The celebrated SID chip enjoys a virtual outing, courtesy of Precious Sound's lovingly sampled software instrument.
The PreSid is a Kontakt 5/Maschine instrument based around samples of the 8580 SID (Sound Interface Device) chip, a revision of the 6581 SID. The 6581 SID was the noisy heart of the Commodore 64, and if you're of a similar vintage to me, you grew up with the SID's bleeps and bloops soundtracking every stomp of a mutant camel's foot. The SID chip's unique, grungy sound has made its tones sought after in the decades since, and used by artists such as Daft Punk, the Prodigy and Timbaland, often via the Elektron SidStation, which housed an actual, flesh-and-blood SID chip.
The PreSid comes in various flavours: a Kontakt version, a Maschine version and a Deluxe version featuring both. The main differences between the packages (apart from price) are the kind of material being presented; the Kontakt package is the full synth experience, whereas the Maschine version necessarily concentrates on the percussive and special-effects side.
The Kontakt version boasts 6600 44.1kHz, 24-bit samples. The reason for the high sample count is that each waveform from the SID chip has been sampled in four ways: Raw (plain), 512C (through an API 512C at moderate levels), 1073 (through an AMS Neve 1073LB module pushed to saturation) and Tape (recorded to a Tascam 122). Each sample is also very long (around five seconds), to avoid tiny loop issues.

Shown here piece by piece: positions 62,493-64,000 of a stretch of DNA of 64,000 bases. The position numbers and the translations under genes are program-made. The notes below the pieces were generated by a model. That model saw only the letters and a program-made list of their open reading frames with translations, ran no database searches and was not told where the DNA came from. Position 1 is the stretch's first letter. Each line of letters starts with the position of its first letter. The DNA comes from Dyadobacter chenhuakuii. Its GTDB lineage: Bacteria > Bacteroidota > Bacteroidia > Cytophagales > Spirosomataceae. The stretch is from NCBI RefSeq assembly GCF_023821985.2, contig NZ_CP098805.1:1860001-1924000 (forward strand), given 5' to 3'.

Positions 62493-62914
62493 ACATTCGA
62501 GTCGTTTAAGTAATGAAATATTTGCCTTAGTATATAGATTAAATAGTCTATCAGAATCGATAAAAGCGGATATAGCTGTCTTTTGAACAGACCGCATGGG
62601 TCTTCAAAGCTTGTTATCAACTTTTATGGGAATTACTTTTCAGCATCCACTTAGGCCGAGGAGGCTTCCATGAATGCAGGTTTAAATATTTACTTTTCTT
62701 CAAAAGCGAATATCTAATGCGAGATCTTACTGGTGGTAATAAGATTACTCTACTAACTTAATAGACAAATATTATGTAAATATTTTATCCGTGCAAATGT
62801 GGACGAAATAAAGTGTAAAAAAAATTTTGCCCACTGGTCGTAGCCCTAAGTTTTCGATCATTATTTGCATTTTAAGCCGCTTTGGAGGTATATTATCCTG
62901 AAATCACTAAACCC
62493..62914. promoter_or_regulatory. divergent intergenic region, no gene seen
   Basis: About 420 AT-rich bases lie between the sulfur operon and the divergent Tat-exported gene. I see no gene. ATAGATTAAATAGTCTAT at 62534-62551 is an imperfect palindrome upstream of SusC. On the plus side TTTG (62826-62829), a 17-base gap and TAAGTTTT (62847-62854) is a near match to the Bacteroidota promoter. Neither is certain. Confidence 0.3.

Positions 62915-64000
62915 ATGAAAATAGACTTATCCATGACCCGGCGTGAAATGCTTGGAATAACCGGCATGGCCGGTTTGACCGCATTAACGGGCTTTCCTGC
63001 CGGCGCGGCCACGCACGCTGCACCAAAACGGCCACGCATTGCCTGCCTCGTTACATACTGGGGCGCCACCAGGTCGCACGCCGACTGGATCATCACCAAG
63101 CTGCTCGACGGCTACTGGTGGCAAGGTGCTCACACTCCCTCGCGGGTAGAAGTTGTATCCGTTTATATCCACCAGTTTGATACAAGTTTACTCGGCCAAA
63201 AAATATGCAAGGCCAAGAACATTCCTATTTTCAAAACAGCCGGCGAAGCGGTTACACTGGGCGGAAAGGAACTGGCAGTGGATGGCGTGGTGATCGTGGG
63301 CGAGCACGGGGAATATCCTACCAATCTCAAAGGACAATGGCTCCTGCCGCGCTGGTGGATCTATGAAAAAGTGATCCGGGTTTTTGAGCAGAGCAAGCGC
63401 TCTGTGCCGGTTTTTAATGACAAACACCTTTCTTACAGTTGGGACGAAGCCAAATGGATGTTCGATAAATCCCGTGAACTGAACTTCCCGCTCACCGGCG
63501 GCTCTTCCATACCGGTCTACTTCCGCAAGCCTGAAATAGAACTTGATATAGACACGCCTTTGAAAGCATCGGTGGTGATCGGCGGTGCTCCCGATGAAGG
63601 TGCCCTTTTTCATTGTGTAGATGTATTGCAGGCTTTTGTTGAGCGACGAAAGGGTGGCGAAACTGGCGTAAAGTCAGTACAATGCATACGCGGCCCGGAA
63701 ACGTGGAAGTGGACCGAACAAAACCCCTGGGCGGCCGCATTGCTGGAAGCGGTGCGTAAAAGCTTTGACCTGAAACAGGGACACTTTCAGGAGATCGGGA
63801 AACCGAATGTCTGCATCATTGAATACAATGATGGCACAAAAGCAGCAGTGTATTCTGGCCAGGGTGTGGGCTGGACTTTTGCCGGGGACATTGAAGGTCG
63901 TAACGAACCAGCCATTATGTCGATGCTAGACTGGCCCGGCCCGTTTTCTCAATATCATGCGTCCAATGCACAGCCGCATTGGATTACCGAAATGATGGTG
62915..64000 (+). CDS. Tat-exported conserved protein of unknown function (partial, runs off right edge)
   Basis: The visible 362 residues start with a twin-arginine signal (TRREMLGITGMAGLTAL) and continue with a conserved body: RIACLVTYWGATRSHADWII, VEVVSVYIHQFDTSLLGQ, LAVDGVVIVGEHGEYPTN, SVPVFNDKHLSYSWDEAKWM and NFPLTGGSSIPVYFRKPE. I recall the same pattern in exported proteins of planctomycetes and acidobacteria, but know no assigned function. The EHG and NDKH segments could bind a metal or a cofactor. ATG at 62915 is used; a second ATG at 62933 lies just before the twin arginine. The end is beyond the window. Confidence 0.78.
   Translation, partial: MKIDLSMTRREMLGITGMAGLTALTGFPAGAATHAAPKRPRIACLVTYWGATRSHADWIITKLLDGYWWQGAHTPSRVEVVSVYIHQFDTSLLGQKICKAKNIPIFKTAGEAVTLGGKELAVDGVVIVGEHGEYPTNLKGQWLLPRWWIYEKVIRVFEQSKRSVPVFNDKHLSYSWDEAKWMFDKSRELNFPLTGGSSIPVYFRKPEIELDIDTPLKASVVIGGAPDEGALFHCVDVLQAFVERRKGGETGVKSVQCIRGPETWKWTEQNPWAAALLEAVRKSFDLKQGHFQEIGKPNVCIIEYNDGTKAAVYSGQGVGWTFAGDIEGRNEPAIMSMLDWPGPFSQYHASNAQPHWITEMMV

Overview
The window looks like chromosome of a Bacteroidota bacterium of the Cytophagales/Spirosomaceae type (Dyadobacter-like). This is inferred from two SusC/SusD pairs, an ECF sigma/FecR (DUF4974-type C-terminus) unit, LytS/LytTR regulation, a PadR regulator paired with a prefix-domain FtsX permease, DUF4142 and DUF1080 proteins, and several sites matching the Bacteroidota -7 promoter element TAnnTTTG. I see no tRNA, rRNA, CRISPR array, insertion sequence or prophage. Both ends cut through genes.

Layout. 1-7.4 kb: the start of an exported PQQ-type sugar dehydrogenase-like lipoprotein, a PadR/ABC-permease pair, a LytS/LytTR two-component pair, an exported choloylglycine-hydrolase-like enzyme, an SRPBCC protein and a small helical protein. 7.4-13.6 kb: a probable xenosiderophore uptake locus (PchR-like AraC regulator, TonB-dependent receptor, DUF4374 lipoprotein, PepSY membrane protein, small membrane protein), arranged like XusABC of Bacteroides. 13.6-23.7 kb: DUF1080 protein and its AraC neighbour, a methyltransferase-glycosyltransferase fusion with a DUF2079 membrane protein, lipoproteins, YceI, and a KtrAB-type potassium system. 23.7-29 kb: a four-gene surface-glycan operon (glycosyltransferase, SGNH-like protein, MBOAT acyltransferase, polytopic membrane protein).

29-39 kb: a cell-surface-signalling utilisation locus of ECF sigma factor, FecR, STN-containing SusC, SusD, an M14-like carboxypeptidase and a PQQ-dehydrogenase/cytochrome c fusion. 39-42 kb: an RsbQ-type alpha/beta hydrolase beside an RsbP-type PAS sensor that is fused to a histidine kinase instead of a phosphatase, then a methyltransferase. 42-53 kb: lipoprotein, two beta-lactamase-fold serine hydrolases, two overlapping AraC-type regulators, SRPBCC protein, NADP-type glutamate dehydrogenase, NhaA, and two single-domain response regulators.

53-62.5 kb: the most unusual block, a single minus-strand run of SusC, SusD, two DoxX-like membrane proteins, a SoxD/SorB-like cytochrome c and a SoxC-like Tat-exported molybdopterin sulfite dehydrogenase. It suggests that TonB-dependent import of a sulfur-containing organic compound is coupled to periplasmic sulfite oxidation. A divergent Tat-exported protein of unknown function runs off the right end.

The Maschine version offers a more modest 812 88.2kHz/24-bit raw and processed samples. It's the Kontakt version I'm going to concentrate on here, but as the Maschine package looks to be a subset of that, there shouldn't be any major differences, apart from genre of sounds.
PreSid consists of two main screens, and it's the Oscillator panel we'll look at first. This is where you access the PreSid's four 'oscillators' (in reality, long samples of a SID chip rather than generated waveforms). There's a choice of 20 waveforms, and it's also on this page that you can choose whether to have the sample served straight up or in one of the alternate flavours. Personally, I tended to stick with the Raw option when I was making patches, but I did like the woozily nostalgic sound of the Tape flavour on occasion. Each oscillator has separate amplifier and filter ADSRs, two LFOs and a comprehensive effects section, including distortion, flanging and lo-fi. I would have loved to have per-oscillator reverb and delay too, but then I do tend to want the moon on a stick.
Each oscillator filter sports low-pass, high-pass, band-pass, notch, phase and vowel modes. Handily, a right-click puts any control, such as filter cutoff or resonance, into MIDI controller mapping mode and then the PreSid really comes to life. I did notice a little zippering when doing insane cutoff sweeps, but nothing out of the ordinary for a software filter. There is keyboard velocity control for the filter but, sadly, none for the amplifier — a strange omission.
The controls above are per-oscillator, and the PreSid has four! Fortunately, the top right of the Oscillator Page features Copy and Paste buttons, so it's a doddle to concoct a labyrinthinely-modulated oscillator and then copy it to the others. Once you've copied your oscillator, individual tweaking can allow you to build some truly huge, flowing sounds that evoke modular territory rather than the humble C64. If you get lost (which I did a few times), double-clicking the Precious Sound logo initialises all the parameters.